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Adele Ne Jame-lII



the violets are not withered

John Keats to his brother, George, May 3, 1819




You know how they trick us

with their ionones—short circuit

our senses so that we are


intoxicated one moment,

wonder at the loss the next–

only to have another wave of perfume


hit us again, that awakening

between breaths you know about,

queen of secrecy, like one fine word


made radiant by the silence around it.

In early spring, he said, they come

before the blooming rose;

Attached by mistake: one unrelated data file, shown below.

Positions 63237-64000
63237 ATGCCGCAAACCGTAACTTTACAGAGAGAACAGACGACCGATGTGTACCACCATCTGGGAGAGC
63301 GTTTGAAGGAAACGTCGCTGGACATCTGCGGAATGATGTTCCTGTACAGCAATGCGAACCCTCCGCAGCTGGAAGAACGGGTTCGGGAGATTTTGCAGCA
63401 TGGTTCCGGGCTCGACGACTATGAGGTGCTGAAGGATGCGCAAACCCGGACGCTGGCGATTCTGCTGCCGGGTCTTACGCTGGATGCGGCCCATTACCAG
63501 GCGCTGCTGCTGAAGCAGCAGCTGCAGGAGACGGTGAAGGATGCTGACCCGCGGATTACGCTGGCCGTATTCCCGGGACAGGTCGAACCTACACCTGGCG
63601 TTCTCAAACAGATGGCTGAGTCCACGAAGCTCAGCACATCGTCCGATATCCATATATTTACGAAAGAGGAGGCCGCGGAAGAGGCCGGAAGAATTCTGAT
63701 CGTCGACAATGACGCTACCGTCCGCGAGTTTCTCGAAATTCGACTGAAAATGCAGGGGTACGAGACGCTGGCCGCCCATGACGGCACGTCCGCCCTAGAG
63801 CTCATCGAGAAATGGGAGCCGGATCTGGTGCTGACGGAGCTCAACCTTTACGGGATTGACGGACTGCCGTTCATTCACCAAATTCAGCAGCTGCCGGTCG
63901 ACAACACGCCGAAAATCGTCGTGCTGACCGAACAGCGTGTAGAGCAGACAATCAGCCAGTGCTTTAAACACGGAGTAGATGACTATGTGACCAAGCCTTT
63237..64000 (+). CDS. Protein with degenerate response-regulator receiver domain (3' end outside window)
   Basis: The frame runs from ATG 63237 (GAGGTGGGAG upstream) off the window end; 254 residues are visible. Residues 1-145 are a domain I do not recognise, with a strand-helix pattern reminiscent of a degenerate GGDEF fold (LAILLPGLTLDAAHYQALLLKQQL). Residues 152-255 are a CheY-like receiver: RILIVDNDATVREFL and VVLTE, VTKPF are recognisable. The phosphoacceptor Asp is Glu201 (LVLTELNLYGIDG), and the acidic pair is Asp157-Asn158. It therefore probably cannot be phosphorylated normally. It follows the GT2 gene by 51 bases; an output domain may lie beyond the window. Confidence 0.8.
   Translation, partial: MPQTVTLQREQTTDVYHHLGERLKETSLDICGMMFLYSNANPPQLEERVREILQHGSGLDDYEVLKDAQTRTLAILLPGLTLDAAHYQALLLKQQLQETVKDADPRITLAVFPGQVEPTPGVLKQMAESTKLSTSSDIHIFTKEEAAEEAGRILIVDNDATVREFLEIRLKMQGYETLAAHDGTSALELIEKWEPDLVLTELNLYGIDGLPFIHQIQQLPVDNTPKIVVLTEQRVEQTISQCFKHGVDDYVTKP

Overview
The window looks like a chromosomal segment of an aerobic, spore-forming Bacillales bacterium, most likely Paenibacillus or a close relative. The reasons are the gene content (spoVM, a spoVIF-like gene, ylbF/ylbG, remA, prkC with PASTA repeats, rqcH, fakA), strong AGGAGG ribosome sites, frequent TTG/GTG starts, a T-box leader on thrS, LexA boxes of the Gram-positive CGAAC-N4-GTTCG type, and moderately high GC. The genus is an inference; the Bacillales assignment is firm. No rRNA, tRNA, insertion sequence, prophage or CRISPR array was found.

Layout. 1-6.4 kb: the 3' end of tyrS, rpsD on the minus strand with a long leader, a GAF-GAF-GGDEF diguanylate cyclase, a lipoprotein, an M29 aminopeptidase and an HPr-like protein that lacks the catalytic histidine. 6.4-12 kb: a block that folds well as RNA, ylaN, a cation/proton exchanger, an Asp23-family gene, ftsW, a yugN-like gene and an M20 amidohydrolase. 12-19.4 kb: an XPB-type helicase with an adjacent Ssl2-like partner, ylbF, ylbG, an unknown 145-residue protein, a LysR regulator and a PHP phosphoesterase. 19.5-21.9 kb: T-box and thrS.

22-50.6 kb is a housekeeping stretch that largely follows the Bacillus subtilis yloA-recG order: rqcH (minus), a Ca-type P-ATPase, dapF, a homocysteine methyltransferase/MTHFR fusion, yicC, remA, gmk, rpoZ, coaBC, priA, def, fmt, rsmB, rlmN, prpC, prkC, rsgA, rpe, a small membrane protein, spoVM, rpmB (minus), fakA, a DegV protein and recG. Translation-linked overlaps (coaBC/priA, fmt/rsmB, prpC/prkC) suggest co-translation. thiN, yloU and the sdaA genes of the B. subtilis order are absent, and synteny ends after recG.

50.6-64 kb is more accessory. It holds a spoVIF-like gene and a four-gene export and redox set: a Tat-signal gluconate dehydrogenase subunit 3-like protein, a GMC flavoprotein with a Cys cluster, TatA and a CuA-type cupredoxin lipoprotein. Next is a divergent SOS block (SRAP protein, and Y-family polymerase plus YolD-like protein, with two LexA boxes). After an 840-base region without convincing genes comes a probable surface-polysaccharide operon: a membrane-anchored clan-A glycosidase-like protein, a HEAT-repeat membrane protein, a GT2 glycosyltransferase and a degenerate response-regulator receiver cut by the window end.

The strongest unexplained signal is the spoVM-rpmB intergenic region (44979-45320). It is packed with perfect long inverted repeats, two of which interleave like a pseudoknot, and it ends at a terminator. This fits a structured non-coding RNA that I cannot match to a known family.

in autumn they are fast-fading

and covered up in leaves.

We know about that too—and the umbrella trees


at his gravesite in Rome, the carpets of

wild violets you saw around carved stone

where stray cats sleep near the inscription.


Words like scattered violets,

unobtrusive like the clearest water,

like a fragrance, powdery, ethereal,


then only a memory to hold you

in the dark when burned stars

roll violently over a far hillside.


You know our best deeds

are performed in secret, written

on water, he said, as they must be,


the heart scattering its store freely—

one world after another

this elegy, this song of  praising–


Everything you are and know and have

imagined commands you this moment

towards that glorious fast-fading,


when the strongest gust of wind

will swirl a pile of  fallen

leaves madly into the open sky.